ISSN (Print) - 0012-9976 | ISSN (Online) - 2349-8846

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Bolsheviks and Feminists

In Cooperation and Conflict

Marxist attempts at integrating gender in the class-struggle framework was uneven in the Russian revolutionary movement. A class reductionism often held back the Bolsheviks, but contests with the liberal feminists, as well as the objective reality of more women entering the labour force, led to changes. Women activists took the lead in this. The Revolution of 1917 saw a much greater degree of women’s involvement. Women workers provided leadership in the early stages of the February Revolution, though it often remains unacknowledged by mainstream (including mainstream left) historiography of the revolution. At the same time, gendering the practice of class went hand in hand with a sharp rise in class issues against undifferentiated feminism, for liberal feminism supported the war and the bourgeois Provisional Government.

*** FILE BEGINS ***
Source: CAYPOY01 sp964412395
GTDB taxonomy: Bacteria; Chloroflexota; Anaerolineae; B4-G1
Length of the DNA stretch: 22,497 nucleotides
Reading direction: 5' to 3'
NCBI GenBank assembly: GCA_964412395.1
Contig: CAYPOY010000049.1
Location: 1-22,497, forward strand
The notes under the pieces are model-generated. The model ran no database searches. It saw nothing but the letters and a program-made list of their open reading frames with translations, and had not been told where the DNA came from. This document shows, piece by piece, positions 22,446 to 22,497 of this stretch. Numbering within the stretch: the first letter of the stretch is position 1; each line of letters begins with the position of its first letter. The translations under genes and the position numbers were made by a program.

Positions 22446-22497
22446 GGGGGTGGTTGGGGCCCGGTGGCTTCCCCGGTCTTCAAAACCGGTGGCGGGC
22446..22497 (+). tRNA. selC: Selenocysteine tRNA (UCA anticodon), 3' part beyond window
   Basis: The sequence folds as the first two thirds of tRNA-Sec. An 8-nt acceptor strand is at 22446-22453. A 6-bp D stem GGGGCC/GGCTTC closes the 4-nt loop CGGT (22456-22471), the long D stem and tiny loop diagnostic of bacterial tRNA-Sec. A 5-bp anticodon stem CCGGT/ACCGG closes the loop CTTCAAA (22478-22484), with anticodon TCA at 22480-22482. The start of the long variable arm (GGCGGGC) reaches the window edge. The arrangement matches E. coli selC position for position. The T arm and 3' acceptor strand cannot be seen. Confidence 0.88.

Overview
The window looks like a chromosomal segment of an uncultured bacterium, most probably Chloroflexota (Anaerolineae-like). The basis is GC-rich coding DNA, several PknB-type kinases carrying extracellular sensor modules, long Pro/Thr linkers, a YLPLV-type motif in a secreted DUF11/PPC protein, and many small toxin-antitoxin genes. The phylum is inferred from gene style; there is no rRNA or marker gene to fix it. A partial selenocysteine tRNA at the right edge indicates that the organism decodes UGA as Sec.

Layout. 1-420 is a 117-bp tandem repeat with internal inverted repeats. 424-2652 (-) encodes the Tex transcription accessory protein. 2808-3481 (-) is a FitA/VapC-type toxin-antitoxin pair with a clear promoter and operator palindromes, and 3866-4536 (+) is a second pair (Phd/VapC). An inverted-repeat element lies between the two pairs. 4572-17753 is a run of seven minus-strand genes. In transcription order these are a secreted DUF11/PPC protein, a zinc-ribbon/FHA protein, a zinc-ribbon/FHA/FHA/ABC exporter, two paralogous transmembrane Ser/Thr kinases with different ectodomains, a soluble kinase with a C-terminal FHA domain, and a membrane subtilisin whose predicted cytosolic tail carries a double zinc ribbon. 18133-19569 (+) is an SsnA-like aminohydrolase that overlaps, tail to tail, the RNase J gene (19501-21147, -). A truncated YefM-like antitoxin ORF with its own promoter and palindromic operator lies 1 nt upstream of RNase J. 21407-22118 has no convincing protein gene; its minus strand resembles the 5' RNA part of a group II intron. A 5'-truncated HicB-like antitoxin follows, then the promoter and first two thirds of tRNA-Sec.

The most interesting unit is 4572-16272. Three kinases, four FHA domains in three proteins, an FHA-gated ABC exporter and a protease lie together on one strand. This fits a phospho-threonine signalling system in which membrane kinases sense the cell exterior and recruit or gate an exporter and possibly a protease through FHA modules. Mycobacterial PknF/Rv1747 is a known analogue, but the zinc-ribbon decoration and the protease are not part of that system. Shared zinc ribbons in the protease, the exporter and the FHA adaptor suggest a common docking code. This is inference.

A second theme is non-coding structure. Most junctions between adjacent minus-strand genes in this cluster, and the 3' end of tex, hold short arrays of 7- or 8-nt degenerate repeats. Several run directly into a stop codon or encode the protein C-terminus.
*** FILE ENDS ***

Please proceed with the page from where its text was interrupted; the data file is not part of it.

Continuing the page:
Classical Marxism and Women’s Liberation

Gender was not a conceptual category used often by Social Democrats in late 19th or early 20th century. So, it is possible, and necessary, to point to flaws in Marxist thinking of that period, particularly when shades of “Marxist” dogmatism cites Lenin or Engels in order to shout down women’s struggles for equality. But it is also necessary today, in the centenary of the Russian Revolution, to go beyond academic condescension and the liberal-to-right-wing attacks; it is important to look at the concrete achievements of the left wing of Marxism in connection with the issue of women’s liberation, with special reference to the Bolsheviks.

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Updated On : 7th Nov, 2017
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